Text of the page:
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PostSubject: Aggressive Behavior   Thu Mar 04, 2010 2:50 pm

Aggressive behaviors include things such as growling, snapping, barking, lunging and in some cases biting. These are dangerous behaviors that are not to be taken lightly and cannot be solved over night. There are many things you can do to help solve this problem, one of these however doesn't include trying to get help over the internet. Trying to diagnose and solve aggression cases over the net can be dangerous and can lead to more problems. If you are on the other end, meaning someone is asking you how to solve an aggression case you should always suggest the following:

Talk to a Vet

Dogs that show aggressive displays all of a sudden or for no apparent reason should be checked by a vet to make sure that something is not physically wrong with them. Things like severe pain or homonal imbalances often may cause a dog to display this sort of behavior. Medication and treatment of a ailment (if it exists) will usually cure these aggressive tendencies.

Get Professional Help:

Like mentioned above, never try to solve or diagnose an aggression case on your own. Its always best to refer to someone that is qualified in the field. A professional dog behaviorist can create a plan to help manage or even stop the aggression. If you need help finding one ask your vet for a referral or look in the Association of Pet Dog Trainers (APDT) website.

Determine what Triggers the Aggression

The owner should be fully aware of what thing or things trigger the dog's aggressive behavior. Once this is done you can help the situation by avoiding these triggers until you can get professional help to manage the aggression. This step is not meant as a way to diagnose but simply to avoid situations in which someone or something might get hurt.

Be Consistent, Patient, and Positive

With the help of a professional the two of you should be able to make a plan to help rehabilitate the dog. Once this is done try to never use aversive techniques to try to make a situation right. Punishments will usually tend to only make the situation worse. Always be consistent and never give up, it may take a long time for the dog to abandon those aggressive tendencies. Also be patient in the sence that you don't go farther than what your dog can take. If the plan is to take it step by step then don't move on to the next phase until you are certain that the dog is ready.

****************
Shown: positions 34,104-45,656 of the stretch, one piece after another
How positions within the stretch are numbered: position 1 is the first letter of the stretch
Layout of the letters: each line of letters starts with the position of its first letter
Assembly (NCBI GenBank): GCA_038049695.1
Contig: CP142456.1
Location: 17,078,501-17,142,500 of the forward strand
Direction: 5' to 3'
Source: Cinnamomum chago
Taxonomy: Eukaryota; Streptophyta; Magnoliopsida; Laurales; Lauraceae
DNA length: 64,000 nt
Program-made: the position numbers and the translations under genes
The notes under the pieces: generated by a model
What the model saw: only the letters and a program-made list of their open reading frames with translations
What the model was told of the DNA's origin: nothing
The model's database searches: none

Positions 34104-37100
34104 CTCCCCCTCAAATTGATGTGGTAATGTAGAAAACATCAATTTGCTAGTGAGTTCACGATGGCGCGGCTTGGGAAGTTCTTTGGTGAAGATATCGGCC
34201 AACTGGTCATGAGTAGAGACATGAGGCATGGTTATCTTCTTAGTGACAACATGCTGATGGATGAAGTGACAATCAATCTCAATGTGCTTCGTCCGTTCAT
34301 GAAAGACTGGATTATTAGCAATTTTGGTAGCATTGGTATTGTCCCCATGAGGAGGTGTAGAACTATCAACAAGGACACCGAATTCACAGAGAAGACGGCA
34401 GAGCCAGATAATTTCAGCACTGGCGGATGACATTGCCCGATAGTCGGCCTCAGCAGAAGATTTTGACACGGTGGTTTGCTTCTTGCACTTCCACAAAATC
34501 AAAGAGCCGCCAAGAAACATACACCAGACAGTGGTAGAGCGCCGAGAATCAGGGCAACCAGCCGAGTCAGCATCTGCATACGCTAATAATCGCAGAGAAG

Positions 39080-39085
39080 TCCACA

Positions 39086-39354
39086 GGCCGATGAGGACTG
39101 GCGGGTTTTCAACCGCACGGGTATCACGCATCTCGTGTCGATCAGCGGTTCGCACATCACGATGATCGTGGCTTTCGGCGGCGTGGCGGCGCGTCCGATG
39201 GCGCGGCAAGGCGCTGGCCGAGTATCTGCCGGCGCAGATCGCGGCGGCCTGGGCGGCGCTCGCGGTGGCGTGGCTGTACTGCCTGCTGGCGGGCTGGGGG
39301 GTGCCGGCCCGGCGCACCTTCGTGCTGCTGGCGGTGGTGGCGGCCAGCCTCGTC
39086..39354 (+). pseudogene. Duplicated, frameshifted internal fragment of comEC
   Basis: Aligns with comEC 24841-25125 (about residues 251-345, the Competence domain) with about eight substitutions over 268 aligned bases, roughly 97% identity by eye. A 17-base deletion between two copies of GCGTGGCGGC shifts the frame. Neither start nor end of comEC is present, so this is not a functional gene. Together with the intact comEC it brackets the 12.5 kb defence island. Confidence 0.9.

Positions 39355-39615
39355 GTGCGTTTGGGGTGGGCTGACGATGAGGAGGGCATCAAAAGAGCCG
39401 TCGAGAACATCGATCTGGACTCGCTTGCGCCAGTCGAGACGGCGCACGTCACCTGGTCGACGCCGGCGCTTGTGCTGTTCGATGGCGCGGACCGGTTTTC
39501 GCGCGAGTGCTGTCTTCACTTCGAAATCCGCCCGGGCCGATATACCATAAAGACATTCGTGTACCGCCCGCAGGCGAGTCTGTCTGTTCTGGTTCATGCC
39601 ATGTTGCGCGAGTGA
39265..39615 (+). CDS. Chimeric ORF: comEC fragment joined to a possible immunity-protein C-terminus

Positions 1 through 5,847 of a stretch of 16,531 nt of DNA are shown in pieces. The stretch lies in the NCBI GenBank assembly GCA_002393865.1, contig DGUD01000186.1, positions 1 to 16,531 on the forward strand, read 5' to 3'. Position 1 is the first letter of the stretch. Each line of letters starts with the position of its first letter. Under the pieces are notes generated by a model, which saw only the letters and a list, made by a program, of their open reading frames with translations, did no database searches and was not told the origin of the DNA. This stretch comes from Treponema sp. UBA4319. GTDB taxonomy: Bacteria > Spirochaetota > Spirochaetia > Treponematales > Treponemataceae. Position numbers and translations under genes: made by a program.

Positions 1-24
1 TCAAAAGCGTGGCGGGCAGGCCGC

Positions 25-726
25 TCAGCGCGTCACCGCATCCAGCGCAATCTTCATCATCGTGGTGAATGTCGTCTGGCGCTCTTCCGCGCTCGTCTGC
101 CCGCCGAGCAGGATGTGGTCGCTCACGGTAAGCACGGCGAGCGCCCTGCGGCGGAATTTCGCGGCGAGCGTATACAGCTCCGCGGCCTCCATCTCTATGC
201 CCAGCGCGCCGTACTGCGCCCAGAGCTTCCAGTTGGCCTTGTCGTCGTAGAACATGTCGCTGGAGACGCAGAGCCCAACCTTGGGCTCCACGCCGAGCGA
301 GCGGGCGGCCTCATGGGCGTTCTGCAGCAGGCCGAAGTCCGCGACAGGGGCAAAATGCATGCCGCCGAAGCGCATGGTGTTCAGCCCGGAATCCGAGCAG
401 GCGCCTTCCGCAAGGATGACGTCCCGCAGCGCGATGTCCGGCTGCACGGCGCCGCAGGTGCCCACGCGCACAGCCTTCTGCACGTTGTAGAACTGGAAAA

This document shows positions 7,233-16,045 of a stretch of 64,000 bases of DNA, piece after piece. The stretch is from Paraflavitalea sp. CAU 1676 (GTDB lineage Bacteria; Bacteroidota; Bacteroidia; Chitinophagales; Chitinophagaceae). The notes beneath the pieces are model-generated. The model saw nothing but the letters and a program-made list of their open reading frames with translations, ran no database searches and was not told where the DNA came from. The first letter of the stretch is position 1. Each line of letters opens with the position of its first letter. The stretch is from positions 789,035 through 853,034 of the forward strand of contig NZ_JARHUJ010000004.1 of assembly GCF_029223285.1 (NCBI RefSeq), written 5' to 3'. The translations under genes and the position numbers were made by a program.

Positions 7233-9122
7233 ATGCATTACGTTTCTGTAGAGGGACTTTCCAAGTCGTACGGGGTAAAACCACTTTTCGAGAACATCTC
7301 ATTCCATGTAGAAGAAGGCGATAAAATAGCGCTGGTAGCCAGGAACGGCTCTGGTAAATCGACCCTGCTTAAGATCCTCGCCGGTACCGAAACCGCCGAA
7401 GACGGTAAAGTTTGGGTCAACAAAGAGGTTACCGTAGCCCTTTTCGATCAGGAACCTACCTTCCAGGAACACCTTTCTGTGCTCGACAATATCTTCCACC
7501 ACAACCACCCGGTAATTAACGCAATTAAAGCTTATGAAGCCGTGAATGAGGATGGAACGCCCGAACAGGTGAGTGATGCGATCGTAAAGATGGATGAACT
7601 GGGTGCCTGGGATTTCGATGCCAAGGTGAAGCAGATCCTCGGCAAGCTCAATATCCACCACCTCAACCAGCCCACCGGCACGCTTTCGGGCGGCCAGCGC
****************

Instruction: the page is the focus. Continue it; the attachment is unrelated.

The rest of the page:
Last Resorts

Medication: Sometimes an aggressive dog may need medication to help mitigate the behavior. Never rule it out as a quick fix, it can be of great help to be able to get a dog under control and then start the program advised by the professional you've contact.

Rehoming: If you notice that your situation doesn't conform to a training schedule set by a professional (such as having a dog that is aggressive towards children but you having kids at home), it may be best to rehome the dog or give it to someone that is qualified to be able to help them. Never give a dog to someone without telling them the situation, that is dangerous and in some cases you can still be liable for damages.

Euthanasia: In some extreme cases, dogs may simply not react to any treatment. If aggression doesn't dissipate then its sometimes may be best to consider humane euthanasia as an option.

Reference: http://dogs.about.com/od/dogtraining/a/aggression.htm?nl=1


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PostSubject: Re: Aggressive Behavior   Thu Mar 04, 2010 7:24 pm

very good information to have. i haven't been around very many aggressive dogs, but every owner should at least read this
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PostSubject: Re: Aggressive Behavior   Sat Mar 06, 2010 5:58 am

Not to make light of aggression, but many people really don't understand canine posture very well and mistake normal behavior for aggression.

Even in play, a dog can go a bit over the edge, and humans need to know calming signals.

Most displays of aggression occur when a dog who is fearful receives an extra push, and they feel they need to respond quickly to stop whatever is making them afraid.
Too many times owners misinterpret normal behavior and become tense or fearful themselves, which the dog sees very clearly, and then responds to.

That being said, it hopefully makes some sense that aggression could be easily diffused if humans better understood their dogs.
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